At the end of last year, the Regional State Prosecutor in Plzeň charged two members of the police with having committed the offense of negligent homicide in this case, a legal definition ordinarily used to describe deaths resulting from traffic accidents. According to the indictment, the officers committed this offense by violating their professional obligations; they face between one and six years in prison.
Because lower-level offenses are reviewed by lower-level courts, the case was assigned to the District Court in Sokolov. By agreeing to use this charge, the prosecutor saying the defendants never intended to kill the victim - in his view, they "merely" proceeded in an illegal way against him, as was also confirmed by expert witnesses from the field of detective work.
The defendants are insisting on their innocence, claiming they could not have proceeded otherwise and that the detained man died as a result of unfortunate circumstances beyond their control; they have neither apologized to the children of the deceased nor provided them with any financial assistance to compensate for the loss of their father. The case is remarkable in that the police officers testified that they never drew their service weapons to force their suspect to obey them by firing warning shots, but "went directly into action".
As always, the presumption of innocence applies in this case, and the court is only now about to decide whether the defendants are guilty. The decision to open the proceedings is good news in any event when it comes to the area of human rights protections and confirmation of Longfellow's saying that "Though the mills of God grind slowly/ Yet they grind exceeding small/ Though with patience he stands waiting/ With exactness grinds he all" - it "just" takes hard work and a significant dose of patience.
The main hearing in this case will begin on 17 February at 8:30 AM at the District Court in Sokolov, second floor, Room 228 (K.H. Borovského 57, Sokolov) and will continue on 24 February at 8:30 AM. The proceedings is open to the public.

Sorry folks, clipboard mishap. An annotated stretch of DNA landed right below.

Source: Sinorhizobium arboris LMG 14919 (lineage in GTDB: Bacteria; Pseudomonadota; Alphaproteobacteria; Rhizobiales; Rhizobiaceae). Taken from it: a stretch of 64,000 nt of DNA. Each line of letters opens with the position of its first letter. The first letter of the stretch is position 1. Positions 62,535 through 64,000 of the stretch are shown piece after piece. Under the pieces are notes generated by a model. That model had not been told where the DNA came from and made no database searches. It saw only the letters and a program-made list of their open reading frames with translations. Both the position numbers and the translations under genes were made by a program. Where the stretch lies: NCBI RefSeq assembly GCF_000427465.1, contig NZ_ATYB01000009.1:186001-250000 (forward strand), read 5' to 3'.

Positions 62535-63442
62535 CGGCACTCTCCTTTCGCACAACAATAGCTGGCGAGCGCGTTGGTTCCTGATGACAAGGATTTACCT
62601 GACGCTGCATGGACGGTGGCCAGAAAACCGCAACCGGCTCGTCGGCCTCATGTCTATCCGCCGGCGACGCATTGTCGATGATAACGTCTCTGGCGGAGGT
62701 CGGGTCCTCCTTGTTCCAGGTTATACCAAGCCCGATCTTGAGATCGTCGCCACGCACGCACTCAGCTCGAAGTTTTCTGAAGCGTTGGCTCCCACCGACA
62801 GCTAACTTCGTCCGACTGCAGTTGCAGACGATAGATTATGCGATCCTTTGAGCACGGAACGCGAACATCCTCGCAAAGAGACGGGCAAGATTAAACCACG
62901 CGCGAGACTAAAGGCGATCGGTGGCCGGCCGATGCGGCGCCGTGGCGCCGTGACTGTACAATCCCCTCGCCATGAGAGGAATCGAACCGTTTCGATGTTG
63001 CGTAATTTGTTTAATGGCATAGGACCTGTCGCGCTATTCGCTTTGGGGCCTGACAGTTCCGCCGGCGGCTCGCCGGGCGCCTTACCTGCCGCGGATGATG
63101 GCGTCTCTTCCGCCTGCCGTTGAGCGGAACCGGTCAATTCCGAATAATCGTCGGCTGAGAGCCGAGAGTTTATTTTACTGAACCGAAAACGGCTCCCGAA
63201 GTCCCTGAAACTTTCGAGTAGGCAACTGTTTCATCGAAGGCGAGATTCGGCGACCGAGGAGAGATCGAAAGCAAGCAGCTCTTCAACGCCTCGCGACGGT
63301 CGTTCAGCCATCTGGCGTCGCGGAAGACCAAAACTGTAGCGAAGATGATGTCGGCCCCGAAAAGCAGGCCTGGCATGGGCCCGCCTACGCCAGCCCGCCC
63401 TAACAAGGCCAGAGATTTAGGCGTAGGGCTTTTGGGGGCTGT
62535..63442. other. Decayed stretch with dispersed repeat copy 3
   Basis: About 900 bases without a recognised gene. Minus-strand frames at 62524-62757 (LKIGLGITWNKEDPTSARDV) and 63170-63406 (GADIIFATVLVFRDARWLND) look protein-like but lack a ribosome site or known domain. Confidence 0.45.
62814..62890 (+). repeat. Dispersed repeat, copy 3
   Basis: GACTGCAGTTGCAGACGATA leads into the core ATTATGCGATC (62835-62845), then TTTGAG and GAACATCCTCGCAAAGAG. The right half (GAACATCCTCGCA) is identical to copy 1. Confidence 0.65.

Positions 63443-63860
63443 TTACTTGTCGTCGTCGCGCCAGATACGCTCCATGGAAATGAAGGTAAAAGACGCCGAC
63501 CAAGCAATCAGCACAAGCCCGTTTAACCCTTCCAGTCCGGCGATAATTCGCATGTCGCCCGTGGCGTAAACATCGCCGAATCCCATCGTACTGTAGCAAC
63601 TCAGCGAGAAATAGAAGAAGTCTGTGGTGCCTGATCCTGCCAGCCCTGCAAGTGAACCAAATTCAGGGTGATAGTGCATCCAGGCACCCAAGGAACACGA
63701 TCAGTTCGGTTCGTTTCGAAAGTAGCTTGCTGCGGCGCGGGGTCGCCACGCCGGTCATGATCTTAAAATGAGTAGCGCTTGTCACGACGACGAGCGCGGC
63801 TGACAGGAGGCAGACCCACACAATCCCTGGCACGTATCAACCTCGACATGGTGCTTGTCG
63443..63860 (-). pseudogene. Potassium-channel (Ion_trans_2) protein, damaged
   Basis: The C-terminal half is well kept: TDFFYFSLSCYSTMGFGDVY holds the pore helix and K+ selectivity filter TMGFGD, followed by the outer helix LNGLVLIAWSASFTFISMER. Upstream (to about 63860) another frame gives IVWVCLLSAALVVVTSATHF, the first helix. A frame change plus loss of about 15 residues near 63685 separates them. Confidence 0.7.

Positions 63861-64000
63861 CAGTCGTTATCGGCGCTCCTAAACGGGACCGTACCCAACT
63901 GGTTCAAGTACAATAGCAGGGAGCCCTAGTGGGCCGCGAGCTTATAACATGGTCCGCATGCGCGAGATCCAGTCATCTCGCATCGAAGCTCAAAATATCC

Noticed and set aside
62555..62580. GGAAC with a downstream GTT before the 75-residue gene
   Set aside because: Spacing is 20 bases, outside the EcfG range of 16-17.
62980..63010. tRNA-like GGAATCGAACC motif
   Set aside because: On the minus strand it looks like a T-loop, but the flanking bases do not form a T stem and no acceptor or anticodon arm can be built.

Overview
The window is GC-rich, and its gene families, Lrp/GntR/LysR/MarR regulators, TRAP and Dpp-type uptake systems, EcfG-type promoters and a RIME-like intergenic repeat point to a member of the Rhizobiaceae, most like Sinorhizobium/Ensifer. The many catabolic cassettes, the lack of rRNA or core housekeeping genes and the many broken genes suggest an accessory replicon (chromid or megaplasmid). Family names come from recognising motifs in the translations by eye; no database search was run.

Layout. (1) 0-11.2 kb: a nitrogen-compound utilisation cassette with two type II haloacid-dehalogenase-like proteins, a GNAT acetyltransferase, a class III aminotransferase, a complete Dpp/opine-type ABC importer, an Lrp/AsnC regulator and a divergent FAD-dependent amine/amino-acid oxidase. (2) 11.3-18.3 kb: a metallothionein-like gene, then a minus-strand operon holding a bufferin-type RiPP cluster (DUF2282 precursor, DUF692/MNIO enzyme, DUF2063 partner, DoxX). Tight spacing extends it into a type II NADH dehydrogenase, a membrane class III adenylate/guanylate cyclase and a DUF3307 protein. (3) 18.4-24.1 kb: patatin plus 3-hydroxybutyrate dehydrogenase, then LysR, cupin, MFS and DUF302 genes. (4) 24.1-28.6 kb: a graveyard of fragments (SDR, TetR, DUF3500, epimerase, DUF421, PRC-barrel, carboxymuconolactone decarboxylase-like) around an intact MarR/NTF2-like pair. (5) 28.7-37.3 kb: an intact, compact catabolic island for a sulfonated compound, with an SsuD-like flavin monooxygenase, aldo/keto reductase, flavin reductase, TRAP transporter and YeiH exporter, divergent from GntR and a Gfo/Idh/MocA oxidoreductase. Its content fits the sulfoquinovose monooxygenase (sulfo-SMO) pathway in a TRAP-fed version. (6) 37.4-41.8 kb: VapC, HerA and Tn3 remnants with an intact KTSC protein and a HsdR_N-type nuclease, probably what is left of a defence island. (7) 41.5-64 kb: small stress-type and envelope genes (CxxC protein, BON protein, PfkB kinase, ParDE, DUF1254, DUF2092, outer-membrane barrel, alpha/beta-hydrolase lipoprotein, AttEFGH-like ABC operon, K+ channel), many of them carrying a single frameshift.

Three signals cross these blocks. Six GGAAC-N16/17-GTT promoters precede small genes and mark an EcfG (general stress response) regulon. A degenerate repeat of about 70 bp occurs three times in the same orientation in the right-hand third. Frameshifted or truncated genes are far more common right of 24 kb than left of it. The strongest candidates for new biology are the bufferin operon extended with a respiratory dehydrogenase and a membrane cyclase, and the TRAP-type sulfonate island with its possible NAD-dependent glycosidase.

This is not an isolated case
The Kynšperk scandal is not a unique case. People in the Czech Republic die during police interventions as a matter of course, and not just foreigners or members of minorities.
In most of these controversial cases prosecutions are never begun, such as in the infamous cases of the Romani people shot in Břeclav (during an ordinary traffic stop) and Horšovský Týn (during an interrogation at a police station) at the start of the 1990s. A woman who was just passing by also died as result of being shot during a police manhunt on a street in Mělník.
Recently the European Court of Human Rights ruled against the Czech Republic in the case of the death of a young Romani man in Brno whom police claimed had jumped out of a window at the police directorate of his own accord in 2001. While no one was ever criminally prosecuted for his death, the state had to pay compensation to the victim's surviving relatives because its employees had not met their obligation to properly investigate the case.
While other cases have made it to trial, they often end there with reduced sentences because the police officers have had high-quality legal assistance and the courts have not succeeded in proving the defendants' intended to kill. One exception is the case of the death of a citizen of the Vietnamese Republic in his apartment in Brno in 2009, where a member of the police force was sentenced to 10 years in prison.
Not just the officer convicted, but the entire Czech Republic must also now pay compensation to the surviving relatives of the victim in that case. Prior to his death, according to the verdict, the public official involved caused the victim to suffer "particularly severe torture".